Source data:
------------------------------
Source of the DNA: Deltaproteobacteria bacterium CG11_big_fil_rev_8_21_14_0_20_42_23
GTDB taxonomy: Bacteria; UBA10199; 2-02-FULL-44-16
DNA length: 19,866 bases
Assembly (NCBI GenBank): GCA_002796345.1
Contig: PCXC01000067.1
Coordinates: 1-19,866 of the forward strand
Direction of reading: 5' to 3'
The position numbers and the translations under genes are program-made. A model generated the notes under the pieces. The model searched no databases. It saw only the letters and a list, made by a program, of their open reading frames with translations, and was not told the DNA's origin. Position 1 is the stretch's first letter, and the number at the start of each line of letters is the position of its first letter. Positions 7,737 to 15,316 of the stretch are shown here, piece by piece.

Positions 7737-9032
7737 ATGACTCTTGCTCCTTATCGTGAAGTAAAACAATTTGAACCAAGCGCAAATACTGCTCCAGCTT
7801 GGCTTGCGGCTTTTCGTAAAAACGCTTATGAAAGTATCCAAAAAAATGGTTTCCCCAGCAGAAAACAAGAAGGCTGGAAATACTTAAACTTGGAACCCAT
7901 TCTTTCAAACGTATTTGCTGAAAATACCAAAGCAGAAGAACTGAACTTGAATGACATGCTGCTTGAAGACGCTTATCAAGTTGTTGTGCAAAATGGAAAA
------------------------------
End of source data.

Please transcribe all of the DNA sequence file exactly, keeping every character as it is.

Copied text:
Source of the DNA: Deltaproteobacteria bacterium CG11_big_fil_rev_8_21_14_0_20_42_23
GTDB taxonomy: Bacteria; UBA10199; 2-02-FULL-44-16
DNA length: 19,866 bases
Assembly (NCBI GenBank): GCA_002796345.1
Contig: PCXC01000067.1
Coordinates: 1-19,866 of the forward strand
Direction of reading: 5' to 3'
The position numbers and the translations under genes are program-made. A model generated the notes under the pieces. The model searched no databases. It saw only the letters and a list, made by a program, of their open reading frames with translations, and was not told the DNA's origin. Position 1 is the stretch's first letter, and the number at the start of each line of letters is the position of its first letter. Positions 7,737 to 15,316 of the stretch are shown here, piece by piece.

Positions 7737-9032
7737 ATGACTCTTGCTCCTTATCGTGAAGTAAAACAATTTGAACCAAGCGCAAATACTGCTCCAGCTT
7801 GGCTTGCGGCTTTTCGTAAAAACGCTTATGAAAGTATCCAAAAAAATGGTTTCCCCAGCAGAAAACAAGAAGGCTGGAAATACTTAAACTTGGAACCCAT
7901 TCTTTCAAACGTATTTGCTGAAAATACCAAAGCAGAAGAACTGAACTTGAATGACATGCTGCTTGAAGACGCTTATCAAGTTGTTGTGCAAAATGGAAAA